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Trump Energy Chief Recommended Political Donor to Advise Ukraine

Ari Natter

(Bloomberg) -- Energy Secretary Rick Perry recommended to the Ukrainian government a former political donor and a Houston oil executive as advisers, an Energy Department official familiar with the matter said Monday.

The episode could draw the former Texas governor into House Democrats’ impeachment inquiry, which centers on President Donald Trump’s interactions with his Ukrainian counterpart. Perry has denied wrongdoing and has vowed to cooperate with the investigation.

After the government of Ukraine President Volodymyr Zelenskiy sought guidance on reforming their energy sector, Perry suggested Ukrainian-American businessman Michael Bleyzer and Carpatsky Petroleum Inc. Chairman Robert Bensh, according to the Energy Department official, who didn’t want to go to be named discussing internal matters.

Bleyzer, who was appointed by Perry while governor to two-year term on the Texas technologies fund board, donated $20,000 to Perry’s re-election campaign in 2010. Bleyzer and his wife Natasha also contributed to Perry’s inaugural ceremony in 2011, according to the El Paso Times.

Bensh is the former chairman of Rose Petroleum Plc. and now serves as chairman and chief executive at Carpatsky, an independent oil and gas company with operations in Ukraine.

Other names recommended by Perry included energy analyst Daniel Yergin and Carlos Pascual, a Democrat and former U.S. ambassador to Ukraine, according to the Energy Department official.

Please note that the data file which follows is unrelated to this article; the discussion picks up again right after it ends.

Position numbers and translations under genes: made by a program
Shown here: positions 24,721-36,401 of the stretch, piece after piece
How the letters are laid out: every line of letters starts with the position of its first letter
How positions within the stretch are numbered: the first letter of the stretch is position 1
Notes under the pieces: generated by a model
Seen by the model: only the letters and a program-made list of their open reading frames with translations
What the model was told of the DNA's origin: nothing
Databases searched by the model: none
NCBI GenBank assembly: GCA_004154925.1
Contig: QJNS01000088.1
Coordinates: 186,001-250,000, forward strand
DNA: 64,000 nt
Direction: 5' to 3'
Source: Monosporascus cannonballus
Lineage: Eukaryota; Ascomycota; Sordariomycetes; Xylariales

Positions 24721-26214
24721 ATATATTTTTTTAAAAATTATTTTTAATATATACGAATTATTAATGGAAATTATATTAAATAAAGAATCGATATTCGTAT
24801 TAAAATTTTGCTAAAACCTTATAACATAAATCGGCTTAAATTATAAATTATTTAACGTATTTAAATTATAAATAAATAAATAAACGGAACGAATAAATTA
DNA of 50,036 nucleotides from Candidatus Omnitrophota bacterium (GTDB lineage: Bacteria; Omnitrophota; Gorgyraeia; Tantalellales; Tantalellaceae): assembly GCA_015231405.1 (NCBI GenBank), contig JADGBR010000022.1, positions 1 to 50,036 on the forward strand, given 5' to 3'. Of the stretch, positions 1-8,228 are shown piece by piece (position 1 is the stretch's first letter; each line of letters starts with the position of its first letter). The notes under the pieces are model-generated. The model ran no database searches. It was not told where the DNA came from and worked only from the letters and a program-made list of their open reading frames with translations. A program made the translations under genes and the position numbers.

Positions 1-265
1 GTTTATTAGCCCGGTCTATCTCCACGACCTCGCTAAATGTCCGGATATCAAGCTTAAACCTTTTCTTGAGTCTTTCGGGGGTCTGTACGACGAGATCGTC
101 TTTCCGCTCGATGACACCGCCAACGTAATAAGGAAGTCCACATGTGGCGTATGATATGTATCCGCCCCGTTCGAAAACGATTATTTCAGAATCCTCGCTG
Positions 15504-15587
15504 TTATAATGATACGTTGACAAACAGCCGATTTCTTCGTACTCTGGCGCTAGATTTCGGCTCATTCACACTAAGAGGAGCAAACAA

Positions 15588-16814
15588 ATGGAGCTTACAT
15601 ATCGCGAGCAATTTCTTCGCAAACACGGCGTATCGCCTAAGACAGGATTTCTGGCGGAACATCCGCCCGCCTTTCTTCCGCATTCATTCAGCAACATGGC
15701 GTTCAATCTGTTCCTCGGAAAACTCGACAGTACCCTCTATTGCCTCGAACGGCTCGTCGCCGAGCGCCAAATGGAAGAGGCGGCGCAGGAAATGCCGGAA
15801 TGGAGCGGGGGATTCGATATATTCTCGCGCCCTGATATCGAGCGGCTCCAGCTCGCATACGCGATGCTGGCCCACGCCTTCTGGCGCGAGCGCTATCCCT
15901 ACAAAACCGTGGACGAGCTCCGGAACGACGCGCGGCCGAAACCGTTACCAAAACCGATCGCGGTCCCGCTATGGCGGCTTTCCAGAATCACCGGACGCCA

The Associated Press reported earlier that Perry wanted to install Bleyzer and Bensh on the board of Ukraine’s massive state gas company Naftogaz as part of a plan to steer lucrative contracts to companies controlled by Trump allies.

The Energy Department denied that report.

“Secretary Perry has consistently called for the modernization and reform of Kiev’s business and energy sector in an effort to create an environment that will incentivize Western companies to do business in Ukraine” the department said in a statement. “He delivered that same message during his visit to Ukraine for the Inauguration of President Zelenskiy. What he did not do is advocate for the business interests of any one individual or company.”

Perry, in remarks to reporters in the Lithuanian capital of Vilnius Monday, called the allegations a “dreamed up story.”

“The idea that the AP story basically said that we said ‘you put these people on there’ -- is just not correct,” Perry said. “Some of the initial conversations in Ukraine” were questions about “who are the people who can come and modernize” the energy sector. Perry acknowledged his office gave them names of “knowledgeable people in the gas and energy industry.”

Perry’s remarks come amid increased scrutiny of his role in the White House’s dealings with Ukraine as the House is investigating allegations Trump pressured Zelenskiy to investigate his political rival Joe Biden and his son Hunter during a July 25 phone call.

--With assistance from Milda Seputyte and Bill Allison.

To contact the reporter on this story: Ari Natter in Washington at anatter5@bloomberg.net

To contact the editors responsible for this story: Jon Morgan at jmorgan97@bloomberg.net, Elizabeth Wasserman

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